'Food safety' was one of many buzz phrases for 2005. As 2006 rolls forward, we can see that the attention focused on the safety of food is here to stay. The Federal Food, Drug, and Cosmetic Act requires that pet foods, like human foods, be pure and wholesome, containing no harmful or deleterious substances.
Consumers are becoming increasingly aware of the quality aspects of what they eat, as well as the quality of what they feed their beloved pets. One important aspect of food quality is the stability of the final product. Changes in physical, chemical or microbiological properties of food can be considered loss of stability. Water activity (Aw) is one of several important parameters that affect stability of foods.
Animal feed manufacture is a significant industry within the European Union as Table 1 demonstrates.
Food safety has been an emotive subject within parts of the European Union, with the media keen to pounce upon any opportunities to publicise adverse occurrences. This has led to newspaper headlines such as "3 million eggs a day may contain toxic drug trace" (Daily Mail, April 2004) or terms such as"Frankenstein Foods".
Efficient preservation of forages as silage requires minimizing losses during the aerobic, fermentation, storage and feedout phases. The main concern about silage losses is in cases where losses are large (20% or more); when silages are fed in warm, humid weather; when horizontal silos have a large surface area and feedout face; and in silages where fermentation was restricted (Ohyama et al., 1975; McGechan, 1990). While quality of the fermentation phase has in general been improved over the past years, the same cannot be said about aerobic stability of silages in the feedout phase (Honig et al., 1999). The improvements in silage fermentation quality, which prevent butyric acid and minimize the amount of acetic acid, have increased the risk of aerobically unstable silages (Wyss, 1999). This is why well-preserved silages are often considered to be more prone to aerobic deterioration than poorly fermented silages (Cai et al., 1999).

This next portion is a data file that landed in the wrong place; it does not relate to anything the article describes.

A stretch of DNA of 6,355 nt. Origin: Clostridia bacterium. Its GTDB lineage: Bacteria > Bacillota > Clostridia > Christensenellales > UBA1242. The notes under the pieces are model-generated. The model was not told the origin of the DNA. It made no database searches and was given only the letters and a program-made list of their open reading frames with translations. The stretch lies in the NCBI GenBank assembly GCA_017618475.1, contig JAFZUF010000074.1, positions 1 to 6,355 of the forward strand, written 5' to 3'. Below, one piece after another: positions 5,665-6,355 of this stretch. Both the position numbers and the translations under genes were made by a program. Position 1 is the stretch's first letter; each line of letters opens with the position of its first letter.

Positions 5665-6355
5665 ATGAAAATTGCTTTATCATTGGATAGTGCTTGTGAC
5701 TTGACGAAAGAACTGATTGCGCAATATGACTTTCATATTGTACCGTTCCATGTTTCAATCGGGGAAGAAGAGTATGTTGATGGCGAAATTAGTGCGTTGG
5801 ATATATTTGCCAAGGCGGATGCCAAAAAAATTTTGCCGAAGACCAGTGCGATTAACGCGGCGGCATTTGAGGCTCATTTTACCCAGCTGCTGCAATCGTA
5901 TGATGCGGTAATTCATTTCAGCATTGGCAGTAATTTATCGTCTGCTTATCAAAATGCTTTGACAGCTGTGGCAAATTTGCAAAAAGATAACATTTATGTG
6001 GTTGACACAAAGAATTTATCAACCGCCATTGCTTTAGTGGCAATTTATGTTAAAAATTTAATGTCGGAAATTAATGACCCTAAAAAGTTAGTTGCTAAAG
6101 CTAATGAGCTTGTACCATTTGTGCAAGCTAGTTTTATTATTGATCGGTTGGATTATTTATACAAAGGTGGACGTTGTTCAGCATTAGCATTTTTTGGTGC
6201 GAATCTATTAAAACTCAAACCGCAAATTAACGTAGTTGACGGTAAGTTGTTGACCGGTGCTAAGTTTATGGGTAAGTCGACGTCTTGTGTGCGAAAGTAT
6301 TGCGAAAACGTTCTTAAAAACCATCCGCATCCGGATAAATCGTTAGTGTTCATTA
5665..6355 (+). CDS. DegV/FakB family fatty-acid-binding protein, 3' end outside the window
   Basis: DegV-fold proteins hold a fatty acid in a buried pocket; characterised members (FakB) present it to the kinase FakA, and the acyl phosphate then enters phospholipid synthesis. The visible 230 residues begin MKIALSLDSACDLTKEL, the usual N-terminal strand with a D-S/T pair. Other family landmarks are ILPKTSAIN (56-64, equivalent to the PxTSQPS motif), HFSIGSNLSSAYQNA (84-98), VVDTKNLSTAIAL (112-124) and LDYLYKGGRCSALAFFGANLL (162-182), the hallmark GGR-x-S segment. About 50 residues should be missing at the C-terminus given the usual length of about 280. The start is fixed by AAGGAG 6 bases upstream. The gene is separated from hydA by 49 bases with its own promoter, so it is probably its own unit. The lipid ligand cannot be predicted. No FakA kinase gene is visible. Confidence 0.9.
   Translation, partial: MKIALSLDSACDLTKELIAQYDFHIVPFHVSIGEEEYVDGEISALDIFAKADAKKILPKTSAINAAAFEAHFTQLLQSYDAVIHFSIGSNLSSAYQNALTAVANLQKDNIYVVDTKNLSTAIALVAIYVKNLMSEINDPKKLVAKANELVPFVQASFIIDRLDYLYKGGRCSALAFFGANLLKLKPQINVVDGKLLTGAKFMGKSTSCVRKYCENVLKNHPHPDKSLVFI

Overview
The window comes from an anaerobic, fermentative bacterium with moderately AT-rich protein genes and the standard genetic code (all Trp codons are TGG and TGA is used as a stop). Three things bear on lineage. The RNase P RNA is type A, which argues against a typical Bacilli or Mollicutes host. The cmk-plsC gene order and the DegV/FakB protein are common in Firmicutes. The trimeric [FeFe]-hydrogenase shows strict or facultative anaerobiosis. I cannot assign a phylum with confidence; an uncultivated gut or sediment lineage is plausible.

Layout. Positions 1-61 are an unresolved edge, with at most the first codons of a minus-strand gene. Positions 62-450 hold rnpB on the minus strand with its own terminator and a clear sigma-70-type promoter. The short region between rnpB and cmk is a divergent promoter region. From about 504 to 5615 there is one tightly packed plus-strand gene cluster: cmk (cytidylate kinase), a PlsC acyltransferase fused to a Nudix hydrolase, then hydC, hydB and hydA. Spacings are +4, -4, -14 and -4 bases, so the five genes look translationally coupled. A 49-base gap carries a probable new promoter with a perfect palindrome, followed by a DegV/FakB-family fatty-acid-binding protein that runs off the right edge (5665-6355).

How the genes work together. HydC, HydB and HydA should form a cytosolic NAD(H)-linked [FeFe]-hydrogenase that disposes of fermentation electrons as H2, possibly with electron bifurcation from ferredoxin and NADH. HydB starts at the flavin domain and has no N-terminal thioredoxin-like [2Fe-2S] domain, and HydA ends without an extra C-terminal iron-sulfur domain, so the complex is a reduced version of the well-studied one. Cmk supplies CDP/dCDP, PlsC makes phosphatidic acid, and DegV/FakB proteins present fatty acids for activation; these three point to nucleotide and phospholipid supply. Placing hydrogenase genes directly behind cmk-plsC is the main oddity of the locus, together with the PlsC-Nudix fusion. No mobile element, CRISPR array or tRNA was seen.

Animal nutrition in the European Union (EU) has been affected by several crises, such as the mad cow scandal (BSE), meat hormone residues, dioxin contamination, Genetically Modified Organisms (GMOs) and the concern about the use of antibiotics as performance enhancers.
Since the 1970s, animal production in EU has been under legal regulations aimed to enhance its safety and efficacy. However, during the last six years, issues such as BSE and others have put the sector in the mass media, which has made consumers less confident about consuming meat.
While the rest of the world rejoiced in millennium–induced fervor, the feed industry took a more serious view of the challenges that lay ahead. This industry—specifically the livestock production and feed milling sectors— has been battered by successive food scares. Consequently, consumers have lost confidence in the animal food industry’s ability to provide products that are free of contaminants, pathogenic microorganisms, residues, toxins, and other harmful compounds. Even in countries such as the US that have well-established industry and regulatory agencies, people have become skeptical of food companies. They are being perceived less as benevolent providers of sustenance and more as faceless multinational conglomerates. Therefore, the primary focus of the industry in the new millennium is twofold: restore consumer confidence and stem media hostilities while positioning itself firmly in the food chain. The good news is that it has the tools to accomplish these important objectives.